With the popularity of one-to-one classrooms, and the ensuing demonizing of the lecture as a pedagogical method, software to make lectures/direct instruction more interactive have developed. Pear Deck and Nearpod are the two software companies that have become popular in this field (You can watch their promotional/informational advertisements here and here). Both of these apps allow a teacher to embed formative assessments, engaging activities, and teacher analytics into a slide deck. The days of using just powerpoint, keynote, or google slides are over.
In the last few months of the 2014-15 school year, I tested the paid version of Pear Deck in my one-to-one iPad classes. I used the premium version as a free trial. This summer, I played with Nearpod to compare the two. In the fall, I would like to select one of the free versions of the two as my go to software to make slide decks interactive. The following is what I learned.
When I break down the features of the two apps, it is a difficult choice to make. Lets look at a few key points in each category:
Both have a free and paid version. The prices are quite comparable; about $12 for a monthly subscription or $100 for a year subscription. Click/Tap the images below to enlarge.
Being a thrifty educator, I am most curious about the features offered in the free editions. Thus, breaking down feature comparisons will be helpful for me to make my decision.
Creating Slide Decks
Again, the two apps are similiar when it comes to slide deck creations. Both allow for creation within the app and if you have current slide decks you would like to import, you can do so. The main difference is Nearpod allows for importation for free and Pear Deck offers this as a paid version. However, I quickly found a workaround to this with Pear Deck. On my Mac, I simpily export my presentations as PDF files (You can do this with powerpoint, keynote, and google slides), run an automator that converts PDFs to image files (See instructions for this at the following blog post.), and upload the individual image files to each slide in Pear Deck. It works well and I am certain there is a similiar work around for Windows and Chrome users.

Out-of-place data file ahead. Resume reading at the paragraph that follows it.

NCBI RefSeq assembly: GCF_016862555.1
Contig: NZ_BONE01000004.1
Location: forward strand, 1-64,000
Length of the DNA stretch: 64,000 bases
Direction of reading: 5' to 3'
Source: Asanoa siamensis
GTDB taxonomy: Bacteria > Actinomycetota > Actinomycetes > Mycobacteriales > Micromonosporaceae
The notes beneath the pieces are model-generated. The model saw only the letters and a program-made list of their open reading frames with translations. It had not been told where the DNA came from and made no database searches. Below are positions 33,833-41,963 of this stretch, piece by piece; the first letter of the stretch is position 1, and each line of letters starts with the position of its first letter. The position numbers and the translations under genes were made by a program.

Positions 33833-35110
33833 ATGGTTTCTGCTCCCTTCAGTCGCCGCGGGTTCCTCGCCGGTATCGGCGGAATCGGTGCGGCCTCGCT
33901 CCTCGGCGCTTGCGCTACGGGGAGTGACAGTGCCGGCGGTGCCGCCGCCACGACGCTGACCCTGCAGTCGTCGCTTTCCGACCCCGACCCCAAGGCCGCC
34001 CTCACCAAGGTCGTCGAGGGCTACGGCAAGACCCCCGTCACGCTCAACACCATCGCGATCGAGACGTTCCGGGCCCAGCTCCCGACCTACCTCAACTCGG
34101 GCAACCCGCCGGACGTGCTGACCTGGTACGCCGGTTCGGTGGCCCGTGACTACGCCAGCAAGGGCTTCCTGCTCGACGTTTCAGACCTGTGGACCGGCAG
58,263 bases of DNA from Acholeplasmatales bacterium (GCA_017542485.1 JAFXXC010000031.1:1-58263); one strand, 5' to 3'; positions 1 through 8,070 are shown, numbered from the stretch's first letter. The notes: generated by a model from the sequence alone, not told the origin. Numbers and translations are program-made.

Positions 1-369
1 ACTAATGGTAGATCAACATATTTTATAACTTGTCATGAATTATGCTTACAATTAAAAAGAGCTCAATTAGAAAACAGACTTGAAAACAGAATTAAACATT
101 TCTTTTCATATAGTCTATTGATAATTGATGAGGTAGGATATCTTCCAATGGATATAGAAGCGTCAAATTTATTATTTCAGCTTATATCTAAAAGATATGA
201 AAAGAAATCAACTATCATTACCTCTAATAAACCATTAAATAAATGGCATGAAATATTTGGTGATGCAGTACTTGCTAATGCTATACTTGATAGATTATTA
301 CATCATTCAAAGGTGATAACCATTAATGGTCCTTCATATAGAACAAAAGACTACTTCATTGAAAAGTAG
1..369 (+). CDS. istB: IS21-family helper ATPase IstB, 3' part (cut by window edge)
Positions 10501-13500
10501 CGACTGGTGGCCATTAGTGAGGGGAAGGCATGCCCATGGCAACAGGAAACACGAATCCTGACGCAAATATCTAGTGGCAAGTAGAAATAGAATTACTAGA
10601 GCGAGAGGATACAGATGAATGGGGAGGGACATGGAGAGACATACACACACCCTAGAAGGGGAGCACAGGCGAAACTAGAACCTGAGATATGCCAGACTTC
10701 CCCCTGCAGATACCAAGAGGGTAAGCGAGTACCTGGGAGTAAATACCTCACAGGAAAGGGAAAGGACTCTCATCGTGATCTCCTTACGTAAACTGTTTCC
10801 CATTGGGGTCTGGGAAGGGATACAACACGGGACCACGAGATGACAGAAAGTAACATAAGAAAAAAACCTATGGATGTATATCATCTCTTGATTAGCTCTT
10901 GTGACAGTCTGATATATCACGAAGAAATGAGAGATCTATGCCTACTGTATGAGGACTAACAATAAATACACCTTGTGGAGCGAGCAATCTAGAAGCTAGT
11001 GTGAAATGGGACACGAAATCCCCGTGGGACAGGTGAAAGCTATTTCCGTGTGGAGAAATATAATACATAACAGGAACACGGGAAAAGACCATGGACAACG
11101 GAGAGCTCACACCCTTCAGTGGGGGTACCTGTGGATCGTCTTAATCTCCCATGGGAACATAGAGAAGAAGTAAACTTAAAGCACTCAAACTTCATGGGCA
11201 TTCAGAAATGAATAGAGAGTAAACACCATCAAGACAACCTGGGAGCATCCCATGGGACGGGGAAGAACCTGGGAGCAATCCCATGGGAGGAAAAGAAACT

Nearpod offers more options for importation from the cloud by connecting to all the major storage companies: Google Drive, Dropbox, and Box. Pear Deck, on the other hand, is only connected to Google Drive. This, however, is not a big deal for me. Google Drive Edu offers unlimited storage, at this point in time, and all of my materials have pretty much been transfered to my G-Drive. With the free version of Pear Deck, however, I am going to be doing my PDF export, automator workflow no matter what cloud storage I am using.
Interactive Elements in Slides
The two apps diverge slightly when it comes to interactive elements that can be inserted into the slide. For instance, both allow for embedded YouTube videos, but Nearpod offers it as a paid feature where it is free for Pear Deck. Pear Deck allows you to insert webpages (Not images of webpages, but the actual webpage) as a free feature and Nearpod includes it in its paid version. They both allow for multiple choice, free response, write numbers, and polling options as a free feature. However, for a paid feature, Pear Deck allows drawing on images and draging dots over images (This is kind of a fun feature. For example, you could ask students to locate on a world map a country and they would be able to see the dots of everyone’s guess.) Nearpod has the drawing as a free feature but does not have, in any form, the dragable dot feature. On the otherhand, Nearpod offers fill in the blank and matching as a paid feature.